Split-Dollar Critical Illness (“C.I.”) insurance is an incredibly valuable strategy that involves protection for a business, its key employees/shareholders, and maximum tax-efficiency. Before delving into how this strategy works, below is a brief summary of what C.I. is (a more detailed description can be found here).
Critical Illness Insurance pays a tax-free, lump-sum benefit if you are diagnosed with one of the covered conditions, such as heart attack, stroke, cancer and multiple other illnesses and conditions (25+). You must survive for a period of at least 30 days. Critical Illness Insurance was created to provide a “living benefit” to those who survived a major illness to help offset lost income and cover additional living expenses.
Many C.I. policies offer an optional feature (at an additional cost) called Return of Premium (“R.O.P.”), which can encompass R.O.P. on death, expiry, or policy surrender. Essentially, this R.O.P. rider entitles the policy owner to a full refund of the premiums they have paid into the policy.
How it works
Split-Dollar C.I. involves a corporation owning a C.I. policy on the life of a shareholder or key employee. The corporation pays the premium (excluding added R.O.P. costs). The shareholder or employee personally pays for the R.O.P. cost. For the purposes of this case study, we will just exhibit an R.O.P on expiry. A functional example is below:
- The corporation is the primary policy owner and beneficiary for a $100k Term-20 C.I. policy on the life of a male shareholder, 45-years old, non-smoker. This comes at a cost of $1,025 annually.**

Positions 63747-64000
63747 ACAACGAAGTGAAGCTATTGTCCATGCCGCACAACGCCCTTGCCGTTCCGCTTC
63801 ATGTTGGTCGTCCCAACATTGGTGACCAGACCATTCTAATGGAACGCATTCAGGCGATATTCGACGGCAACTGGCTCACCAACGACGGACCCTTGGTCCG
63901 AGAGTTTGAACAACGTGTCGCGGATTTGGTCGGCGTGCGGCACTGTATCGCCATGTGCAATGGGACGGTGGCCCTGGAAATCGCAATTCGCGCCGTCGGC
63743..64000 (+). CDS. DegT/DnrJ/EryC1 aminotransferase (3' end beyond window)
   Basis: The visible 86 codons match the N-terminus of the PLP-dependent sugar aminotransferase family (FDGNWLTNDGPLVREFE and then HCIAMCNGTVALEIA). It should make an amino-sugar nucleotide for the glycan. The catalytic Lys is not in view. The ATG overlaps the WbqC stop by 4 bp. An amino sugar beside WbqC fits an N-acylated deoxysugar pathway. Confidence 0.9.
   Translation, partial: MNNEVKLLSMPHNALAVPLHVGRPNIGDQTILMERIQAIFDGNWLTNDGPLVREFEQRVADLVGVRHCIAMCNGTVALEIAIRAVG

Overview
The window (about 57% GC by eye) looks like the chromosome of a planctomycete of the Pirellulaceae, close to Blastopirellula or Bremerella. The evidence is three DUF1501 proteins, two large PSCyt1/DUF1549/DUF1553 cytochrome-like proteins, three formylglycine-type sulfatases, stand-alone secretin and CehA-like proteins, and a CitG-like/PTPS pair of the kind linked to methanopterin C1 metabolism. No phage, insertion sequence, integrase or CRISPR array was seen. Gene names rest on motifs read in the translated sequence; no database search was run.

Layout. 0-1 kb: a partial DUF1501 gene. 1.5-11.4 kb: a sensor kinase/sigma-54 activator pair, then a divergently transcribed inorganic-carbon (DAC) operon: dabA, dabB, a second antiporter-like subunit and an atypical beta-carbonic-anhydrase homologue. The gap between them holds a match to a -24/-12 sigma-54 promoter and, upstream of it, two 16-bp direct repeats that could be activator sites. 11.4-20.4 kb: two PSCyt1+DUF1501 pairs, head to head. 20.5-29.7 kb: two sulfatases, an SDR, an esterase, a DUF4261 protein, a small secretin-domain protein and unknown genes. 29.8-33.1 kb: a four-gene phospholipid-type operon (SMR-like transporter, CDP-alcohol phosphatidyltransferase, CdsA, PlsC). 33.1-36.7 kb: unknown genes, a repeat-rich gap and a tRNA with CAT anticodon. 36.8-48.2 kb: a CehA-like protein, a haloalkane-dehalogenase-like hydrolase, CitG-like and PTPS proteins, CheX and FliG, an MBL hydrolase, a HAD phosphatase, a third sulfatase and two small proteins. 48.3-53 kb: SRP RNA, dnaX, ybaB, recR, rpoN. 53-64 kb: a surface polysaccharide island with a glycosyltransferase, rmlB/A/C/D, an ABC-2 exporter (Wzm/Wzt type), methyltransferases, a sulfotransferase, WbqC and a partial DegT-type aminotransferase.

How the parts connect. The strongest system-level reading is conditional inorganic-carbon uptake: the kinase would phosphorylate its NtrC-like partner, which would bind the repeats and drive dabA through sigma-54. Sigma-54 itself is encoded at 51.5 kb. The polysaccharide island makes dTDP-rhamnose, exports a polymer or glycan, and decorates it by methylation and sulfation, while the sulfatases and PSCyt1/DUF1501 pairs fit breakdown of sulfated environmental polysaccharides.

- When applying for the policy mentioned above, there is an R.O.P. on expiry added. After 20 years, if there is no claim and the policy remains in force, the shareholder is entitled to receive the entirety of the premiums paid. The R.O.P. rider comes at a cost of $475 annually and the shareholder owns this portion of the policy and personally pays for this.
- The insured (shareholder) remains healthy over the 20-year policy term and fortunately does not require a claim. At conclusion of the term, the shareholder receives a tax-free cheque for $30,000.00 ($1,500 annual premium for 20 years).
- The insured (shareholder) is diagnosed with a critical illness and is entitled to a claim under the terms of the policy. The corporation receives a tax-free cheque for $100,000.00.
The shareholder has covered himself, his family, and his business in the event he becomes critically ill. If he remains healthy, he receives a tax-free cheque for moneys that would have previously been taxable if taken out of the corporation. If he requires a policy claim, the corporation receives a lump-sum cheque, tax-free. This strategy combines personal & business protection, income replacement, and tax-planning strategies, and is a concept that every business should look at it for active shareholders and key employees. To learn more about this, please contact Jeff Graham at 604-761-7543 or firstname.lastname@example.org.
DISCLAIMER: it is important to consult with your legal and tax advisors prior to executing this strategy. Shared Ownership Agreements are strongly recommended.
** numbers via SSQ illustration software.